Dear Friends and Neighbors,
We are now down to the wire in this 2021 legislative session, with less than two weeks to go before the final gavel on April 25. This has been a unique session, as we continue to operate under COVID restrictions, and under a state of emergency.
Reining in the Governor's Powers
That brings me to the first issue I want to discuss: the governor's unchecked emergency powers. Our state has been operating under these conditions for more than a year, and there seems to be no end in sight. Here are a few examples.
Governor Rolls Back Three Counties, Including Pierce – earlier this week, the governor ordered three counties – Pierce, Cowlitz, and Whitman – to roll back to Phase 2, due to increasing numbers of COVID-19 cases in those counties. The governor said they are no longer meeting Phase 3 Healthy Washington metrics.
However, this decision should have been decided with input from state legislators and officials from these counties. Additionally, according to Pierce County Executive Bruce Dammeier, a slow rollout of the vaccine is partially to blame for the county not meeting Phase 3 metrics. He has asked the governor for a greater number of vaccine allocations and he also expressed his concern about the effects the governor's decision will have on jobs in Pierce County.
Dammeier joined the Gee and Ursula Show with his reaction. “I think I am frustrated…I think the people of Pierce County have reason to be frustrated with being rolled back to the point where it's going to harm some of our business. It's going to cost people their jobs when those things are really important right now,” he said.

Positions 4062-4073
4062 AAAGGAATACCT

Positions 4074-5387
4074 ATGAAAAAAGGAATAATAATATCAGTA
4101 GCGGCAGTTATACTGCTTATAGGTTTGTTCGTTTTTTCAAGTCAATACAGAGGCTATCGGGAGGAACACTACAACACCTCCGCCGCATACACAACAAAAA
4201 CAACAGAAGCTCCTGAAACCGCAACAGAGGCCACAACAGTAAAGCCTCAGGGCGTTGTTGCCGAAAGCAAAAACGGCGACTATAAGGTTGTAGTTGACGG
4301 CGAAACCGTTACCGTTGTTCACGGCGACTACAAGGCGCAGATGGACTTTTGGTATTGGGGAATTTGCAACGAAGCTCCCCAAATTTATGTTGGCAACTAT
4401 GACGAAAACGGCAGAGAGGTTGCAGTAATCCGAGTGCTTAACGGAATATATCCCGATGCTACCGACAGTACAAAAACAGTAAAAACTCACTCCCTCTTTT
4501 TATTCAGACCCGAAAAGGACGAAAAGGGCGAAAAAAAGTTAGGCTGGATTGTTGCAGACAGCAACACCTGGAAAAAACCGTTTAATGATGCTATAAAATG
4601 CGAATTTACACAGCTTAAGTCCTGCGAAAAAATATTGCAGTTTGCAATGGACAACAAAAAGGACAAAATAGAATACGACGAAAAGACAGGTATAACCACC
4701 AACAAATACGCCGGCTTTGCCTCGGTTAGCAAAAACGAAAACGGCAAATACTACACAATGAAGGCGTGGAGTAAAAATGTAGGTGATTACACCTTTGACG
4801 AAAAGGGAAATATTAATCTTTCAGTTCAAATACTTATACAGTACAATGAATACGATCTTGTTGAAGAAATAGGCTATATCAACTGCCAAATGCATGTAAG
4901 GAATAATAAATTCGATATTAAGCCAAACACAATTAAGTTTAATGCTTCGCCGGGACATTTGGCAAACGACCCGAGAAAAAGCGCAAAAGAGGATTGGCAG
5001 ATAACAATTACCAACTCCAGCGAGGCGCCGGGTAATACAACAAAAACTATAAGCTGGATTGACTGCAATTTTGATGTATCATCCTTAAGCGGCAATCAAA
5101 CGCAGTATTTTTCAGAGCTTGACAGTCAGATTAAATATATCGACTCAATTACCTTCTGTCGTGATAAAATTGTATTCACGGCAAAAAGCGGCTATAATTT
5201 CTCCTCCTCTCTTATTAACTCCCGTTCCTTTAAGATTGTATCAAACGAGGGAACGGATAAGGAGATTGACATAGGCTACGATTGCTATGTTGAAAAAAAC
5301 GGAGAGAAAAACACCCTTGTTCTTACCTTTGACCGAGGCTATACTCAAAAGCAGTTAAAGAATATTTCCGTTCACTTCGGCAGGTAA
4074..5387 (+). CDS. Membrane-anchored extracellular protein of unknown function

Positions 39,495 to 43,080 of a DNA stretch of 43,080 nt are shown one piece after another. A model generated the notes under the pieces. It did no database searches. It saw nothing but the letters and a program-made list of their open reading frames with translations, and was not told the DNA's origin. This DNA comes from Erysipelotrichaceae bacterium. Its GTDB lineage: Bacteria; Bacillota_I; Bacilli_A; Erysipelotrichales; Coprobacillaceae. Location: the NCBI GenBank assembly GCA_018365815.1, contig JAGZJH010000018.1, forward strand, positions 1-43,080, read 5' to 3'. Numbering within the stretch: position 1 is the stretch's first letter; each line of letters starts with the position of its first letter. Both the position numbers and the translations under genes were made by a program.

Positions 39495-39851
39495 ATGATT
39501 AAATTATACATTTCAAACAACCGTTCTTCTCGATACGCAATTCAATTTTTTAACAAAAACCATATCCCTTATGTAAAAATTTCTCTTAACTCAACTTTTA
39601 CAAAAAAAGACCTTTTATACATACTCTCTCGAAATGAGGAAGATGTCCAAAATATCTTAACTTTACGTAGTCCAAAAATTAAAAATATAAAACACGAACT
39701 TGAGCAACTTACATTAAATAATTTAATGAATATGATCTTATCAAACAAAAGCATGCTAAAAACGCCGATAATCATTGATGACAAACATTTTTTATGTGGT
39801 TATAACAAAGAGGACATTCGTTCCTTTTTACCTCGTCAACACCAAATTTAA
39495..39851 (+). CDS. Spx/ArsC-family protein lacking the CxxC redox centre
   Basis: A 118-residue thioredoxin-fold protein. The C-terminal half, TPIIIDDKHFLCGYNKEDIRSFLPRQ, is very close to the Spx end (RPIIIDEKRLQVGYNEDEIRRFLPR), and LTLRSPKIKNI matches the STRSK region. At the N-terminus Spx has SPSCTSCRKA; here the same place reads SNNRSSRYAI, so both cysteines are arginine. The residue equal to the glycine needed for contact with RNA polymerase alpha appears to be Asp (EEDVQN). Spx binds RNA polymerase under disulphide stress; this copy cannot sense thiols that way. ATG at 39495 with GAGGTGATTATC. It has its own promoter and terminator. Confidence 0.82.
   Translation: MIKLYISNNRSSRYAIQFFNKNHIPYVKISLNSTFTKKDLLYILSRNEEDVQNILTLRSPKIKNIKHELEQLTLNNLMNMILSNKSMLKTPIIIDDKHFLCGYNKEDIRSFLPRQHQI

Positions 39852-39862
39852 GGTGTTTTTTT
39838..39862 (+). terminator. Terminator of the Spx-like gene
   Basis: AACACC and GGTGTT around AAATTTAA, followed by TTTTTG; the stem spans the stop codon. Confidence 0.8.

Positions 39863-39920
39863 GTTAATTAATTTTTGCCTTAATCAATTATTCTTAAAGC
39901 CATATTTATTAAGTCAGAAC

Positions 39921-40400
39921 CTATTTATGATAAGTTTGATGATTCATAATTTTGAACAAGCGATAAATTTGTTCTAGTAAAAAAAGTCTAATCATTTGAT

Limiting the Governor's Emergency Powers – Republican lawmakers in both the House and Senate have been trying to limit the governor's powers for months. Our government should NOT be run by one person without any checks and balances. To this point, the majority has not given our efforts any consideration. However, rest assured we are still working to implement some reform of the governor's emergency powers before the session ends.
Unconstitutional Ban on Churches – The U.S. Supreme Court ruled in a 5-4 decision last week that California's ban on at-home worship for Bible study groups or prayer groups violates the First Amendment's guarantee of the free exercise of religion. The ruling came in a case brought by a couple of pastors and others in a Bible study group in Santa Clara County, California, against Gov. Gavin Newsom and other state officials.
Based on the merits of the case, the plaintiffs had shown they were “irreparably harmed by the loss of free exercise rights 'for even minimal periods of time,'” the ruling said, adding that the state had not shown that “public health would be imperiled” by using less restrictive measures.
The reason I bring this up is I recently introduced a bill, which would provide protections against the practice of the governor issuing proclamations (under presumed threat of enforcement/penalty/fine/even arrest) but never intending to enforce them.
As you may be aware, that is exactly what the governor did to places of worship last year with his proclamations toward churches. If you didn't follow the litigation, numerous churches sued the governor on a number of grounds, including constitutionality. Ultimately, the governor argued to receive a dismissal on lack-of-standing because he admitted to the court that, even though he had executive branch agencies contact churches which were reported for violations, he had never enforced and would never enforce such proclamations.